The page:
Sunday, May 14, 2023

What does this day mean?

Although my mother has died and I am coming up on the first anniversary of her death, I find myself pondering on the fate of Mother's Day.  If we cannot figure out what a woman is or is not, what will we do with a day that belongs exclusively to women?  If we no longer value the role of mother because we do not esteem or desire children, what will we do with a day that belongs to those women who have children or at least have served as a mother figure to them?   Maybe Hallmark better start planning for the future because, if things continue as they have, the future of this day is limited.

Mother's Day makes perfect sense in the Christian context.  We know what a man and a woman are because we listen to Scripture, because we know of God's design, and because we have respect for His order.  It does not make us any less sinful but at least we know the context of our lives, we have a sense of God's purpose, and, even when we screw it up, we know what the default is.  The second Sunday in May may not be the perfect day for the Christian calendar to recall and rejoice in the gift of motherhood -- I would opt for August 15 and the commemoration of St. Mary, Mother of Our Lord -- but honoring motherhood fits us.  It used to fit the world until we decided that being a mom was demeaning, that the life of the mother needed to be valued by a paycheck to be of any worth, that children were a burden to be snipped in the bud by birth control or abortion, and that marriage itself was an antiquated concept based on slave patterns.  Boy, are we smart!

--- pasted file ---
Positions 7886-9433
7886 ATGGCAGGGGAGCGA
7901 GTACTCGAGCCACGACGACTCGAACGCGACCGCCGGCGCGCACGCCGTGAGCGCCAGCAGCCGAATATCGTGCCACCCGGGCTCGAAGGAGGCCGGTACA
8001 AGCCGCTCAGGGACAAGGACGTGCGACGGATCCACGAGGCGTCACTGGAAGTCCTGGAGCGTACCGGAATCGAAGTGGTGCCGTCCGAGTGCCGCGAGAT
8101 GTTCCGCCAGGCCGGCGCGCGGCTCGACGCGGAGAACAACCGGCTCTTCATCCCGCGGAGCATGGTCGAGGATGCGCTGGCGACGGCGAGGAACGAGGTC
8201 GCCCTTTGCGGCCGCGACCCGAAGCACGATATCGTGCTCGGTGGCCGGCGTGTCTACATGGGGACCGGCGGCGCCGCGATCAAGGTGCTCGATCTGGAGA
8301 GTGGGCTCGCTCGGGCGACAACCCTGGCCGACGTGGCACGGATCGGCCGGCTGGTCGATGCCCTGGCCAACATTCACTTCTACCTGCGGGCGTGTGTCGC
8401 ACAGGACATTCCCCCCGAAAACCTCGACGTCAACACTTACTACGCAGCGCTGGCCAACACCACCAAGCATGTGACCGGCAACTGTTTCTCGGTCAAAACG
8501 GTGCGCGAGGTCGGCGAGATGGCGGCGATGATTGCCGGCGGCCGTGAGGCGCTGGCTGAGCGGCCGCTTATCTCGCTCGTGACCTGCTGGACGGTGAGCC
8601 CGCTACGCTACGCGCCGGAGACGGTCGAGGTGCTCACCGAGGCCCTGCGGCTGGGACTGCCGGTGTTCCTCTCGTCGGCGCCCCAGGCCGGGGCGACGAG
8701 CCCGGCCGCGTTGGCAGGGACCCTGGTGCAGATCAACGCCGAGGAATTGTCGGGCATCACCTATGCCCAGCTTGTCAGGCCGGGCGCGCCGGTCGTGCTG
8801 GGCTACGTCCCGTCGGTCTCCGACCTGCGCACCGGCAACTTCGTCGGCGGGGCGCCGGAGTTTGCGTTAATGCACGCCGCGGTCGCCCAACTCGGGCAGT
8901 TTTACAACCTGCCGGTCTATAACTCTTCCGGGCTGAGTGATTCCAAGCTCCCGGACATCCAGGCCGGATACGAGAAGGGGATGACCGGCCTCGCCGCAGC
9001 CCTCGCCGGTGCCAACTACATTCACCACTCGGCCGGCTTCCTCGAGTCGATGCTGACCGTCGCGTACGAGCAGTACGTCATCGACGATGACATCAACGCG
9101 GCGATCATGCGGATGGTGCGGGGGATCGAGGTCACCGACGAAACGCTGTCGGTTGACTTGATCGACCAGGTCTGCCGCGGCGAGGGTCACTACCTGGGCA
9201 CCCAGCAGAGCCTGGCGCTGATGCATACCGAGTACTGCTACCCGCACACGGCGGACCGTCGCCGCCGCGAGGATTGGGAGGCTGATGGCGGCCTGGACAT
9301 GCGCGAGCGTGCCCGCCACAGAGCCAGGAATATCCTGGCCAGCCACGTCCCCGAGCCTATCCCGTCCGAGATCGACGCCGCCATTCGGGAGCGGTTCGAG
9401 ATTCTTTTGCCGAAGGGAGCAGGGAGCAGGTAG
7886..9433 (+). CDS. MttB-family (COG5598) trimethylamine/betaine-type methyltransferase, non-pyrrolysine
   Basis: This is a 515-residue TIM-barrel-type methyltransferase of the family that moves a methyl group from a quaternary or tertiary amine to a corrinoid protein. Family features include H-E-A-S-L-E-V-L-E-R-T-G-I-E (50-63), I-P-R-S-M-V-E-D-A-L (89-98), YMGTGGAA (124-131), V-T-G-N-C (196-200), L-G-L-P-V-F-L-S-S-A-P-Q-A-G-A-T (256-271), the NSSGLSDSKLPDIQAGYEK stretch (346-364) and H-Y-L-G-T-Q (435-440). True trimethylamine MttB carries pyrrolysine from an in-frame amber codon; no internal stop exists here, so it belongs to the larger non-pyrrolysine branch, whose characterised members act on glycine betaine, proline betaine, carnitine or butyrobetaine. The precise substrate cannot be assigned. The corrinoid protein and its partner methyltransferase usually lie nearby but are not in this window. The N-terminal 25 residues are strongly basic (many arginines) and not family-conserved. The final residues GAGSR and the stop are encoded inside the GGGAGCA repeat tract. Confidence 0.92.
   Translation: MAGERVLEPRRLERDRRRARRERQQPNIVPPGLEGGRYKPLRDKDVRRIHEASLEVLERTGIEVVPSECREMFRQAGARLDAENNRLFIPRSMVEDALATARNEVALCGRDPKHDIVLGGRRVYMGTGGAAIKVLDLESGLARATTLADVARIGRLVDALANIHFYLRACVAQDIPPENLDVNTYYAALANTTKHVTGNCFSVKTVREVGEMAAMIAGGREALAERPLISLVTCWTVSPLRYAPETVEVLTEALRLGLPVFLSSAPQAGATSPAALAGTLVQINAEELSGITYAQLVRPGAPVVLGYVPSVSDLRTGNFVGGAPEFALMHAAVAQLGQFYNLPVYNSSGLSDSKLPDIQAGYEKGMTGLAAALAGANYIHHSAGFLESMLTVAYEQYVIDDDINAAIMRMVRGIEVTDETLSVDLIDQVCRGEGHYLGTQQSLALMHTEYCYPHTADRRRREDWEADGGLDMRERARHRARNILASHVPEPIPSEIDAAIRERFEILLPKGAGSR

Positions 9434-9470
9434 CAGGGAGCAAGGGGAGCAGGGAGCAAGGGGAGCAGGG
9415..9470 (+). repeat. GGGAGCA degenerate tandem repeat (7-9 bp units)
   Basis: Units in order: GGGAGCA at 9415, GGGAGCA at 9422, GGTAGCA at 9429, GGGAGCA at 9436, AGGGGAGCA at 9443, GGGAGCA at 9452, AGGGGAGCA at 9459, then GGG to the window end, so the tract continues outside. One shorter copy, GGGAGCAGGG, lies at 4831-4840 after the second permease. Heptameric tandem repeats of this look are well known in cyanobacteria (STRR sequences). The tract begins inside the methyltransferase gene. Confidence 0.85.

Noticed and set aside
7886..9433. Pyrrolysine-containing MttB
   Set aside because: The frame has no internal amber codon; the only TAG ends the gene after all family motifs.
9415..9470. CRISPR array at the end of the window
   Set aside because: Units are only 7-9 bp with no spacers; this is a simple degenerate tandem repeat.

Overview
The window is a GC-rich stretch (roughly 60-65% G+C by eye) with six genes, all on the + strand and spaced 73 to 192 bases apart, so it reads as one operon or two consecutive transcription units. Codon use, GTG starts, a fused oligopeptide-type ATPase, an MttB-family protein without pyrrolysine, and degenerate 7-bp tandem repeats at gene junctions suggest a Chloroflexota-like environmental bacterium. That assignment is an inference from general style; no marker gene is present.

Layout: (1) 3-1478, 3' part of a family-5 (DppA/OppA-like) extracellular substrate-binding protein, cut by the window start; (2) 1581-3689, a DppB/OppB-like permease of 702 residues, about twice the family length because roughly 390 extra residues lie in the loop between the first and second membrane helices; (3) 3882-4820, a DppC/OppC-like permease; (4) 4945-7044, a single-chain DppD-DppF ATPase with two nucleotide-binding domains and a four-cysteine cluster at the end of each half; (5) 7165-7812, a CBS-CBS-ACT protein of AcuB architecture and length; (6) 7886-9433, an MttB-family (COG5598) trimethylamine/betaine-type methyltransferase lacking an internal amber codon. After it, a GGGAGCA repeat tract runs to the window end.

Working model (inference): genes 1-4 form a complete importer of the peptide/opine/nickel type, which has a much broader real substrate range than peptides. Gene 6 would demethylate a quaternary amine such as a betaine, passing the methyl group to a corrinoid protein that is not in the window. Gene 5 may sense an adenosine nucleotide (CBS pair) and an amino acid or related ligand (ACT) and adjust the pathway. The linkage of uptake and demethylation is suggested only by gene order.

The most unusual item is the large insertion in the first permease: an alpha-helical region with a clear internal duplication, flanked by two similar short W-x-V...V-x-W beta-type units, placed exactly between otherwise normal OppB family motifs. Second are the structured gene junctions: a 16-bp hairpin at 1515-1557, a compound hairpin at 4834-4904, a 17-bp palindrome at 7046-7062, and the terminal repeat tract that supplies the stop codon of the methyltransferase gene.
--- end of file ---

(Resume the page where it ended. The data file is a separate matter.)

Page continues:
Every age and culture honored and valued the role of the mother, at least in theory if not in practice, until a generation or so ago when it all began to unravel.  Feminism insisted that there must be better things for women to do than to have babies and raise them up into productive and honest adults.  Then when it seemed that they had control of their bodies and did not have to pay attention to the choice that leads to having children, a pro-choice movement deemed having the child a less fulfilling choice than disposing of them.  Contrary to what people think, statistics tell us that abortions were just what the critics said -- birth control for those who had given their consent and then had regrets.  Would that every bad choice could be undone by a medical procedure or pill!  What feminist thought that it would get to this point where a woman had nothing to do with the body and everything to do with a desire or a feeling?  Oddly enough we cannot even call them mothers anymore -- birthing parent is the term of choice.  Even the birth certificates seem headed in that direction.  We don't have moms or dads anymore -- only generic, indistinguishable parents.  So much for Mother's Day!

If you want to be a rebel, buy a Mother's Day card.  Talk it up.  Talk up being a woman and mom.  Insist that it is not out of place or offensive or irrelevant anymore but pretty much the most important vocation for women just as it is for men -- children are a gift and heritage from the Lord.  Better yet, buy a religious Mother's Day card.  Be an advocate for God, for godly order in creation, and all things godly.  Let's be counter-cultural; observe Mother's Day.  Who would have ever thought I could make a statement like that?  It is morning in America, folks.

1 comment:

Carl Vehse said...

"If we cannot figure out what a woman is or is not, what will we do with a day that belongs exclusively to women?"

Only pathological liars, traitors, and a Supreme Court justice claim they can't define what a woman is.